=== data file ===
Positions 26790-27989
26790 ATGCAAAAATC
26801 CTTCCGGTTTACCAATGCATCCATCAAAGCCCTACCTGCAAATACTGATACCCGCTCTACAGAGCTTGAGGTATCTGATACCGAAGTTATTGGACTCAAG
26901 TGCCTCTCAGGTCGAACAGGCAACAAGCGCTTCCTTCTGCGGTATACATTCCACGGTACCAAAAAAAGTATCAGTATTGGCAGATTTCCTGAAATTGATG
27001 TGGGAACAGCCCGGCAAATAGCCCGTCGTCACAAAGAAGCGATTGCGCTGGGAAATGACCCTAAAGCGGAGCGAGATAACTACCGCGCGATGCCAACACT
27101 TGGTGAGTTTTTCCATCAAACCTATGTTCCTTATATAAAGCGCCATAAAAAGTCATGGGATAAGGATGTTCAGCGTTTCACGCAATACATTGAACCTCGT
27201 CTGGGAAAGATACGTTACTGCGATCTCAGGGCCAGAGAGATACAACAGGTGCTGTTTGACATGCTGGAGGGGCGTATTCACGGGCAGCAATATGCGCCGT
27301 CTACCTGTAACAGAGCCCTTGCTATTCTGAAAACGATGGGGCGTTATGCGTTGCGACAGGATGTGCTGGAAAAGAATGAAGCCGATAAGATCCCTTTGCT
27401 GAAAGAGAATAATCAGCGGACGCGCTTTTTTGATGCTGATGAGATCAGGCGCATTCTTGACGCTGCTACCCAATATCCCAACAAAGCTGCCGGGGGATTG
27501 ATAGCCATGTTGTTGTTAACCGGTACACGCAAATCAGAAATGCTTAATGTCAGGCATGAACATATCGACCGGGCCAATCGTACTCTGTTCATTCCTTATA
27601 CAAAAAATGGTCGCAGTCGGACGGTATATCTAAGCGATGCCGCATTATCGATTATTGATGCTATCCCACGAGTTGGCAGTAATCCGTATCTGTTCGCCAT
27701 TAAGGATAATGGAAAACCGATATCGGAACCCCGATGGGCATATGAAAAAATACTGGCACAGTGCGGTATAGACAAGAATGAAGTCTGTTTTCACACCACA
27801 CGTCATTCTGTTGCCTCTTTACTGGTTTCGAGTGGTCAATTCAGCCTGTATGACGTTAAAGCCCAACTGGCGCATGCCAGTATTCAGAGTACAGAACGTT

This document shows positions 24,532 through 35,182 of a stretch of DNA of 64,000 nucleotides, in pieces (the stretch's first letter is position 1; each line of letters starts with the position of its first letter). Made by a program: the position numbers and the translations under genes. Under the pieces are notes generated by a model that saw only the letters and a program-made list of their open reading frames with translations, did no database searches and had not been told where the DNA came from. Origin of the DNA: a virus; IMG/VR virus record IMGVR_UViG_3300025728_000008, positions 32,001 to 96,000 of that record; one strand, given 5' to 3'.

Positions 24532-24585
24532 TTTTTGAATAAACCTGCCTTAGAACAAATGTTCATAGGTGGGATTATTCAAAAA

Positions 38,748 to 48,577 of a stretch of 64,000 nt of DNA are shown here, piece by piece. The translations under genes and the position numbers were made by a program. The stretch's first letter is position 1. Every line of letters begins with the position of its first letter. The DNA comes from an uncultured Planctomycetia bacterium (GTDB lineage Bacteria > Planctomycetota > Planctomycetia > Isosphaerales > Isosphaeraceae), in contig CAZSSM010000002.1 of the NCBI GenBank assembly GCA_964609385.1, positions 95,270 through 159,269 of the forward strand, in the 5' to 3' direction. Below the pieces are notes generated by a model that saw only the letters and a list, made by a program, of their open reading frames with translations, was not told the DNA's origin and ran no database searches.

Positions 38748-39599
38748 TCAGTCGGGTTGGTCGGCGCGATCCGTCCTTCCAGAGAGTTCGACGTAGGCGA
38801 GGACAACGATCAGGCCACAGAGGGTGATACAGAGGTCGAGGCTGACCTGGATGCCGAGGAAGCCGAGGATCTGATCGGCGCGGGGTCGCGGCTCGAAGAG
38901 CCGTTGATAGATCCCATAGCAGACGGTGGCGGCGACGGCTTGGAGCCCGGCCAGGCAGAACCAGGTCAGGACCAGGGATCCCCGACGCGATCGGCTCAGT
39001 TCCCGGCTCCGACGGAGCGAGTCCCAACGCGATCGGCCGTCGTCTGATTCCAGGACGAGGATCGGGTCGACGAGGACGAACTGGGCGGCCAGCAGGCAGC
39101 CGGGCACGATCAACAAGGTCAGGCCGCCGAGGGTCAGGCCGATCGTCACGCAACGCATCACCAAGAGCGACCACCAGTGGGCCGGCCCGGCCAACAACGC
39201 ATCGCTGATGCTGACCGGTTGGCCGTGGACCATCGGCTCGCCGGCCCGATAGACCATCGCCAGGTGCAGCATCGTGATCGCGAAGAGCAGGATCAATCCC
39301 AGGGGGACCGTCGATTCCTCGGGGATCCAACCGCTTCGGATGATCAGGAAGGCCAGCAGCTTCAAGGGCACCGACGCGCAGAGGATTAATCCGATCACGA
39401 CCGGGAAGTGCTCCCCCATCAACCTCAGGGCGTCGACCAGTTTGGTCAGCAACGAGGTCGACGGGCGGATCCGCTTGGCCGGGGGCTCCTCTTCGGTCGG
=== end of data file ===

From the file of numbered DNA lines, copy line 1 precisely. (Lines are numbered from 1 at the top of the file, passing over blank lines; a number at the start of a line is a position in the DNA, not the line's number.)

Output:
Positions 26790-27989